Advances in electric motors, battery technology and autonomous software have triggered an explosion in electric air taxis.
Larry Page, CEO of Google parent company Alphabet, has invested millions in the aviation start-ups Zee Aero and Kitty Hawk, both of which are striving to develop all-electric aircrafts.
It is assumed that Kitty Hawk has developed a flying car and has already submitted more than a dozen different aircraft approvals to the Federal Aviation Administration (FAA).
Page, who co-founded Google with Sergey Brin in 1998, has personally invested $ 100 million (£ 70 million) in the two companies that have not publicly acknowledged or demonstrated their technology.
The secret start-up Joby Aviation has come a step closer to realizing its flying taxi.
The California-based company, which builds a fully electric flying taxi capable of vertical take-off, has received $ 100 million (£ 70 million) in funding from a group of investors led by Toyota and Intel.
The money will be used to develop the company's megadron, which can reach 321 km / h with lithium-nickel-cobalt-manganese oxide batteries.
The Joby S2 prototype has 16 electric propellers, 12 of which are designed for vertical take-off and landing (VTOL), so no runway is required.
AirSpaceX introduced its latest prototype Mobi-One at the 2018 North American International Auto Show. Like its closest competitors, the electric plane is designed to carry two to four passengers and can take off and land vertically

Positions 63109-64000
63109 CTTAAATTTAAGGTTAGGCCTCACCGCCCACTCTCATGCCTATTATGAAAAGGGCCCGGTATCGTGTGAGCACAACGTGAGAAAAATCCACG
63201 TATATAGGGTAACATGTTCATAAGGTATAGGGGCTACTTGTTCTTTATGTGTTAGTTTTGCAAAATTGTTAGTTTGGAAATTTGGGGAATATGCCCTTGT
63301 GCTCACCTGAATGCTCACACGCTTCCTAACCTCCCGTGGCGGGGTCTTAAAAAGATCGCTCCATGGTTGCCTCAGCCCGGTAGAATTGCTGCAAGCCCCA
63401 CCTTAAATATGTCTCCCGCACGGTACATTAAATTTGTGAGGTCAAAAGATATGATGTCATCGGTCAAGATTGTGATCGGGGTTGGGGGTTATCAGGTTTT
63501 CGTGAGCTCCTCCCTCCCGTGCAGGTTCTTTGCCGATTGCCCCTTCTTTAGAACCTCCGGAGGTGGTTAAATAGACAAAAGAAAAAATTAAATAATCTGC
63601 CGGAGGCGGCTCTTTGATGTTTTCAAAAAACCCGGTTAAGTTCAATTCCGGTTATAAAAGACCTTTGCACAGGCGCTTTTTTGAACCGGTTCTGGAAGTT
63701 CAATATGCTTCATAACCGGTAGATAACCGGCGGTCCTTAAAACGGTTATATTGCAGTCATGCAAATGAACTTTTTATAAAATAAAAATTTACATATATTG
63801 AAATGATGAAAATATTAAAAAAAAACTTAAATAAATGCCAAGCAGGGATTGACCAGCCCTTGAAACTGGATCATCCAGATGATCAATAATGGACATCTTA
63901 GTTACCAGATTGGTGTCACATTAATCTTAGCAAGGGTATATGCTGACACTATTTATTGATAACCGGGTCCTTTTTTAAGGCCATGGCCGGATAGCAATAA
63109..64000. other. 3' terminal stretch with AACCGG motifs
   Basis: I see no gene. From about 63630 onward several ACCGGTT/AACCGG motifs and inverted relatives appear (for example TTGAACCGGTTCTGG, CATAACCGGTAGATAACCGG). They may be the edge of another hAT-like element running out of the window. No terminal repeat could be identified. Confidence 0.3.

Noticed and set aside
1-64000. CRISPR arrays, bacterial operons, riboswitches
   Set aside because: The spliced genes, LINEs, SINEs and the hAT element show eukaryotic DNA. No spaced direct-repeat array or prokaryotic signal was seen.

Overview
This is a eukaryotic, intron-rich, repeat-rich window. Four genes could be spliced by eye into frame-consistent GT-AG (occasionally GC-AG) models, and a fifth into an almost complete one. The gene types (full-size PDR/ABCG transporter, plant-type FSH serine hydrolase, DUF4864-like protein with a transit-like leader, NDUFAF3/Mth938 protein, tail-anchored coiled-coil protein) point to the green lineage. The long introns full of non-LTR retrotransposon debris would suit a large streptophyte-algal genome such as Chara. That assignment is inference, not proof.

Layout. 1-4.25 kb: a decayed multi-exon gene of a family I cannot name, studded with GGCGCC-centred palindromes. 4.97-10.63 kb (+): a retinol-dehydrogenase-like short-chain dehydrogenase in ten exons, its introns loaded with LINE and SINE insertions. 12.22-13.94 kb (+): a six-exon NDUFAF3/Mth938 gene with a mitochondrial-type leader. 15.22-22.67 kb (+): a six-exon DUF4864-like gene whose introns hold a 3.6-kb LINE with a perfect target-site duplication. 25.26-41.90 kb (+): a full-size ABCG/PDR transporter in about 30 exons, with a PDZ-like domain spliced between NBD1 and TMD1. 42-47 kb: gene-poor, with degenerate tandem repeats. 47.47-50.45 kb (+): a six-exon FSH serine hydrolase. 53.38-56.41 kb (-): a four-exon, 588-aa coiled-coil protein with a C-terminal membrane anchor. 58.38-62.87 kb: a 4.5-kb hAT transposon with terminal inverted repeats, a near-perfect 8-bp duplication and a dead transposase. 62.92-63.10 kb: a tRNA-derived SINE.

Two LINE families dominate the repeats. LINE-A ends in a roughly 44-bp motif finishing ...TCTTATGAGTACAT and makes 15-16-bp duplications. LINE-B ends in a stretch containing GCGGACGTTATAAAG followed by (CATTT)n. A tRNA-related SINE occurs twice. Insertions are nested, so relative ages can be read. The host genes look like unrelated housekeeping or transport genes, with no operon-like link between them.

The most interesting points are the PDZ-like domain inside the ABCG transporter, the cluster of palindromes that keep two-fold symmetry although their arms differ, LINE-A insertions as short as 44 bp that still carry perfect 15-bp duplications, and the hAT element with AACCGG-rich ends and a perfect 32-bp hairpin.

The plane takes off vertically like a helicopter, before it folds away 12 of its propellers so that it can glide in the air like an airplane.
Airbus is also working on a similar idea: The latest prototype of the Vahana project with the Alpha One brand has successfully completed its first test flight in February 2018.
The self-propelled helicopter reached a height of five meters before successfully returning to the ground. Overall, the test flight lasted 53 seconds.
Airbus previously shared a well-produced concept video that outlined its vision for the Vahana project.
The footage shows an elegant self-flying plane in which a passenger sits under a canopy that retracts like a motorcycle helmet visor.
The prototype Airbus project Vahana with the Alpha One brand successfully completed its first test flight in February 2018. The self-propelled helicopter reached a height of five meters and then successfully returned to the ground. Overall, the test flight lasted 53 seconds
Like Joby Aviation, Project Vahana is designed to be all-electric, starting and landing vertically.
AirSpaceX is another company that has set itself the goal of bringing commuters to the skies.
The Detroit-based start-up has promised to deploy 2,500 aircraft in the 50 largest US cities by 2026.
AirSpaceX introduced its latest prototype, Mobi-One, at the 2018 North American International Auto Show.
Like its closest competitors, the electric plane is designed to carry two to four passengers and can take off and land vertically.
AirSpaceX even has a broadband connection for high-speed Internet access so you can call up your Facebook newsfeed to work during the flight.
Apart from passenger and freight services, AirSpaceX also allows the aircraft to be used to evacuate casualties and casualties, as well as tactical reconnaissance, surveillance and reconnaissance (ISR).
Even Uber is working to blow up his air service.
Baptized via Elevate, Uber CEO Dara Khosrowshahi tentatively debated the company's plans during a technology conference in January 2018.
"I think that will happen in the next 10 years," he said.